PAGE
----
When you play with your child like this, you'll need to avoid distractions. I'm not just talking about Telephones and Televisions, though these must remain OFF and preferably in another room entirely. You also need to concentrate on the task at hand, which is getting your child to communicate what they want.

You want the word TRUCK and ideally, you want the words PUSH and TRUCK. As things progress, you'll need to confuse matters, for example "Who should push the truck" or "Where should I push the truck to".  The eventual aim being to get your child to not only say the words but to actually understand what they're saying. For this reason, you need to be careful not to put words into your child's mouth.

It's going to be a great moment when you finally hear the words but don't get carried away and celebrate. Simply accept that the words have been spoken and push the truck speedily towards your child.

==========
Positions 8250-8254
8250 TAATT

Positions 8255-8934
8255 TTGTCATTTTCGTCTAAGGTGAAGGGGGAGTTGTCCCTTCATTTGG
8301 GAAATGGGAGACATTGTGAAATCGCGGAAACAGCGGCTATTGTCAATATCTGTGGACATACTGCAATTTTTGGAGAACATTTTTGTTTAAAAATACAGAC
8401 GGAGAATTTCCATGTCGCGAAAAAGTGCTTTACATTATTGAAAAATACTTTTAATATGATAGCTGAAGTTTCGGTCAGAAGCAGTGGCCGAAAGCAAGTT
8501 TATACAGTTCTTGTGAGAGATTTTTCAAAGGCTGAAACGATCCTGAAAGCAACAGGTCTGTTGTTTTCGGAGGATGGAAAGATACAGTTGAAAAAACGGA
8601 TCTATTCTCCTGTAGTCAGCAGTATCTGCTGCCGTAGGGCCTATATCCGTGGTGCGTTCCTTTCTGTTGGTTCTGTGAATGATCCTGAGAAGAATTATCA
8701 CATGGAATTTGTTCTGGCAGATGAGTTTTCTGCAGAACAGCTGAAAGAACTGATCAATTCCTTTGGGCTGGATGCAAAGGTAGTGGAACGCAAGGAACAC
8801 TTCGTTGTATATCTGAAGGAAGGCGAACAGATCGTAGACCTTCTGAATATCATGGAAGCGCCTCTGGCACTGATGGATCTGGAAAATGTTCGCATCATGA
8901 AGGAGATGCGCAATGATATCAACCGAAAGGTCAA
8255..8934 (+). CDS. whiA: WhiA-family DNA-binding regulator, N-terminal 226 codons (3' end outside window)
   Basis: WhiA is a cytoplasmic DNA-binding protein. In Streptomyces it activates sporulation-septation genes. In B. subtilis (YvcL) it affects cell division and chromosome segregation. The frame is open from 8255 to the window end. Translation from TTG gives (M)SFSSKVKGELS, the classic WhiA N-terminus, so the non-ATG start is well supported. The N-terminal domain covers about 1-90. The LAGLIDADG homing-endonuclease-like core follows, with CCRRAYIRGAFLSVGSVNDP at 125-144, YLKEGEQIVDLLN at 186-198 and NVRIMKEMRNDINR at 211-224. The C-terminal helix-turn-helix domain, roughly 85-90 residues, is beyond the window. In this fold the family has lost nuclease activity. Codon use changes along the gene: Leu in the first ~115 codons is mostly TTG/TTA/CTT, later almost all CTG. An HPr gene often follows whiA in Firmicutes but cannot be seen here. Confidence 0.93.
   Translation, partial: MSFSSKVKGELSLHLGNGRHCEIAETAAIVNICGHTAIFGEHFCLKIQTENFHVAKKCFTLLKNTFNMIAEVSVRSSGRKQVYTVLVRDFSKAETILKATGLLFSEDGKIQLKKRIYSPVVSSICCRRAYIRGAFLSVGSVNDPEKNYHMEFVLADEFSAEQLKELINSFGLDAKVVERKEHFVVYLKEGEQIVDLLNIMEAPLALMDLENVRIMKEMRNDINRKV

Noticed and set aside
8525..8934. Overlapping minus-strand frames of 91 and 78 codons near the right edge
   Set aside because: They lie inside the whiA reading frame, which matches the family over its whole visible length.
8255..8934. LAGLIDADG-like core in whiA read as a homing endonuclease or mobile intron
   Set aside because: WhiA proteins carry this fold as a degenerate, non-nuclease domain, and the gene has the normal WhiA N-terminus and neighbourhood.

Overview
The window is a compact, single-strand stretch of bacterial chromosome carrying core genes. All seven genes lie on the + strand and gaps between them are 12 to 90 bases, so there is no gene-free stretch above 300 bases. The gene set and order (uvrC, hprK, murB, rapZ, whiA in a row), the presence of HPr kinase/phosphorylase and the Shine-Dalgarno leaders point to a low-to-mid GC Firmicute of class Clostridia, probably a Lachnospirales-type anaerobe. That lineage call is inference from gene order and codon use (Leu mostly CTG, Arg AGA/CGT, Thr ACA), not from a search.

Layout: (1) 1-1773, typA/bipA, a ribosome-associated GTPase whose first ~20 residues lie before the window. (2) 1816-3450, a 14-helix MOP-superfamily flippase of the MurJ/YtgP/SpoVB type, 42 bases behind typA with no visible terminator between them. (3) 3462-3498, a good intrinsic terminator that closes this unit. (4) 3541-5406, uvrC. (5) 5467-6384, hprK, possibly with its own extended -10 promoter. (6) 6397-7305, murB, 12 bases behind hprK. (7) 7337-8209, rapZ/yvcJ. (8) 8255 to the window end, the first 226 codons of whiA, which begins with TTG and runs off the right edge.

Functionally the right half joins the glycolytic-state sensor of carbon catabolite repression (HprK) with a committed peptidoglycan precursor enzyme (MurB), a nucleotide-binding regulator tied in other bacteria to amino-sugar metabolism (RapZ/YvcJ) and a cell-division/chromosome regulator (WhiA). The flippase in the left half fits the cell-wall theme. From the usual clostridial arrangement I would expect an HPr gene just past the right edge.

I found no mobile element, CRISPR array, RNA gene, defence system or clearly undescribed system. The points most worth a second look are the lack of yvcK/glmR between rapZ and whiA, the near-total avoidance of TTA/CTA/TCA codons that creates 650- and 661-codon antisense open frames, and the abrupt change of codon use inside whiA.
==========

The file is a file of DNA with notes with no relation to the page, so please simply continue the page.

You've no doubt heard that children love to receive praise as a reward but in this case, the child isn't seeking a reward. They're seeking a way to use language to get something done in the real world. If you want to encourage the use of more language, then you need to show them that it's very effective.

Expanding Nouns

Don't be tempted to keep playing with just the truck for weeks. Switch between other toys but keep your special three reserved for your special parent/child playtime sessions. If you let your child have those toys at other times, they'll lose their special appeal.

Eventually, after having played with all the toys from one "session" to another -- particularly if you've gotten a word or two out of your child, you'll want to introduce the concept of a choice. "What should we play with this time?"

You might have to offer choices for the first few times but the aim is to get the child to use their own words rather than parroting you. 

If you let your child simply point to the toy, they'll see no need to use their words. You need to ensure that words are far more effective than pointing.

Going out into the Real World

The more your child finds words to be more effective than actions, the more they'll use them. You'll have to watch your reactions to their non-verbal activities and make sure that you don't become predictable. In other words, their non-verbal "wants" and "don't wants" need to be met with a degree of "misunderstanding" so that their words will seem more powerful.